Microsoft Excel is the well known ‘industry standard’; it does far more than you are ever likely to need, but it also does the basics very well, it’s pretty simple to learn and it runs on Macs as well as Windows (and you can swap files as well, which is useful if you’re using a Mac and your bookkeeper is using windows). For for a free and open-source alternative, try Open Office.
Moving to Web 2.0 based spreadsheets, Google Docs & Spreadsheets are now working very well. The spreadsheet side doesn’t try to do everything, but for simple cashflow forecasting, and project costing, it’s fine. The great thing about Web 2.0 applications is how easy it is to collaborate on-line with other people (like your bookkeeper) who can help you get things right.
Documents and organising
Google docs has pretty good word-processing facilities with built in collaboration and automatic publishing to blogs.
Writeboards are another way of writing documents online and collaborating with others.
Backpack is very useful tool for organising lists, links and notes and sharing them with others – and like most Web 2.0, browser based apps, the basic package is free to use – all you need is a compatible browser running on almost any internet connected computer.
Firefox is an open-source, widely compatible browser which has a lot of useful third party plugins – and it’s free.
If you like Backpack but need a more powerful project planning tool, the same people make Basecamp which is probably all you’ll need.
While spreadsheets can most easily be used for simple databases, if you’re looking for something that’s more powerful, is easy to customise, networks well and is properly supported, FileMaker Pro takes a lot of beating. It’s flexible, scriptable, has a huge developer community and runs on Macs and Windows machines, allowing data to be shared across platforms.
Base is the free, OpenOffice alternative.
Like it or not, you are not going to be doing much business without email. Web 2.0 giants like Google, Yahoo! and Microsoft’s Hotmail offer free services and store everything online so you can check new and old email from any connected device. Mobile phone interfaces are making it even easier to stay in touch too. Smartphones with Wifi integration are going to mean we need never be out of touch – unless we want to be.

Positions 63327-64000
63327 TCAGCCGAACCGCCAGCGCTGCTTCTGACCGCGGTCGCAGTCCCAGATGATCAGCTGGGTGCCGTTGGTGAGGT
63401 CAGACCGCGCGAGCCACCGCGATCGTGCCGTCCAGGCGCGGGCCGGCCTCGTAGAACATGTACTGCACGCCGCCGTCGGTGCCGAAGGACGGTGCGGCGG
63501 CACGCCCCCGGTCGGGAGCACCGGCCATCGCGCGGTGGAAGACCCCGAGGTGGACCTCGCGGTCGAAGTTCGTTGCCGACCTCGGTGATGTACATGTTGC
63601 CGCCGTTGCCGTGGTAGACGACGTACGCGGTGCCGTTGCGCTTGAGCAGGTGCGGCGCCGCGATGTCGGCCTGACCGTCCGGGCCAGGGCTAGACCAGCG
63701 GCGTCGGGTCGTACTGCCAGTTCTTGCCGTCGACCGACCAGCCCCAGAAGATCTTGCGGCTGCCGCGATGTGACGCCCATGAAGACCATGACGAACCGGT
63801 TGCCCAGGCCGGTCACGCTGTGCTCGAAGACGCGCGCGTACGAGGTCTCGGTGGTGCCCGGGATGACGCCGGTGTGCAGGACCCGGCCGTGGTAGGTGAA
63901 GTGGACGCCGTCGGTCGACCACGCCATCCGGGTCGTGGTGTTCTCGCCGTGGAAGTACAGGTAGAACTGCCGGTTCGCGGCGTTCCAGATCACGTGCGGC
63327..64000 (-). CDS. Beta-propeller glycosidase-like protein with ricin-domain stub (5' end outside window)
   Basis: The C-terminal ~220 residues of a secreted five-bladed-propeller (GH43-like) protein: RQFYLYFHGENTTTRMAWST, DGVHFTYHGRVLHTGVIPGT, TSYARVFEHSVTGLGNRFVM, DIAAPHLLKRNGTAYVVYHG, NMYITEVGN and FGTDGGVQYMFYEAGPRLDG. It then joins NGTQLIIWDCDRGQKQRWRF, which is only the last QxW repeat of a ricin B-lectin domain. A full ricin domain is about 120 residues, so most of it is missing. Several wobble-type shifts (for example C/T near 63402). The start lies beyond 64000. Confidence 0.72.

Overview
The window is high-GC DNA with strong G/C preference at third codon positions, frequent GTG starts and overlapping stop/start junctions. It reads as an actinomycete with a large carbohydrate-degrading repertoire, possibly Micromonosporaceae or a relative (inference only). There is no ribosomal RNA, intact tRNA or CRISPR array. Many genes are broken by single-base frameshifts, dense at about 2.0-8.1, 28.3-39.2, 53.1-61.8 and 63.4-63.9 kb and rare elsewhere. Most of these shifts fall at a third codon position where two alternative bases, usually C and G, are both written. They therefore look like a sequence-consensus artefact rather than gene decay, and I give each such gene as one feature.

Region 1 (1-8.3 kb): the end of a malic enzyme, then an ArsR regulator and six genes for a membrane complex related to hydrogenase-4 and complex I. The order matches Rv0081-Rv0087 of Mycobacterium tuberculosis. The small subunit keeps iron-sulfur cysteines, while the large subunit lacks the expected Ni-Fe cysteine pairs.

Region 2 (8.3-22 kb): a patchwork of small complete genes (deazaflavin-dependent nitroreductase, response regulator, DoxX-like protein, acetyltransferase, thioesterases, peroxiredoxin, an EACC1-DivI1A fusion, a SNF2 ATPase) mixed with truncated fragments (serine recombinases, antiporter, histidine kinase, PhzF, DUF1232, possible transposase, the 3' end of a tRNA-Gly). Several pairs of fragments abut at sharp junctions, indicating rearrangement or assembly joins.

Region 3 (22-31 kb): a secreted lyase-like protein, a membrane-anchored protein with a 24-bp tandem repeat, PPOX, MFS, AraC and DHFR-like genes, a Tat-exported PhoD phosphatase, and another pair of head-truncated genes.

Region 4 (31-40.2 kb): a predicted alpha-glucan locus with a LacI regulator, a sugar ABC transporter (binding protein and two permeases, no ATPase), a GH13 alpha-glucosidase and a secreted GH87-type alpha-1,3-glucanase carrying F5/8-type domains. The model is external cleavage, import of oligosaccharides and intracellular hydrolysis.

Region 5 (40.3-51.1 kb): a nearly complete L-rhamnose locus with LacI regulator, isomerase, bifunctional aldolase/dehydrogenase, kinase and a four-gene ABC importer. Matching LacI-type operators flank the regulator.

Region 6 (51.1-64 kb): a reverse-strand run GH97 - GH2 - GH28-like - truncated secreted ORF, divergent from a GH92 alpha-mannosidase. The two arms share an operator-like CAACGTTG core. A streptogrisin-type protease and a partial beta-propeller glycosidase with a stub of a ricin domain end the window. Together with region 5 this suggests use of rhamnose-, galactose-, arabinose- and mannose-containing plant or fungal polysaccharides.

2D Presentation software
Powerpoint by Microsoft dominates the PC market while Keynote for Mac has an easy to understand user interface and some stylish effects. Impress is a free, OpenOffice one and there are several Flash based packages available.
However a really simple and free way to show slides is to upload them to Flickr or a similar photo sharing site. These have the advantage of allowing your clients to see your presentation again after you have left (if that is what you want of course) without having to make up DVDs or printed material.
For serious time-consuming but amazingly powerful previsualisation tools, try Antics. It’s not cheap, and it does have it’s limitations, but if you really want to impress a client or work out a storyboard in three dimensions, there is no better way.
However, if you’re looking for some free software to design some 3D visualisations, Google’s Sketchup is a fine piece of software and a lot of fun to use.
There’s a wide range of choices and prices for non-linear editing software. We like Final Cut Studio as the easiest to use, most powerful suite of applications which do virtually everything you need to make professional video. It works in HD format and integrates with Shake putting incredibly powerful, just-about-affordable, creative tools into the hands of the creators themselves.
If you just need something simple to edit your video into a presentation iMovie comes built in with every new Mac and does a very decent job.
If you have experiences with these or other useful software that you would like others to know about, please use the forum to share more specific advice.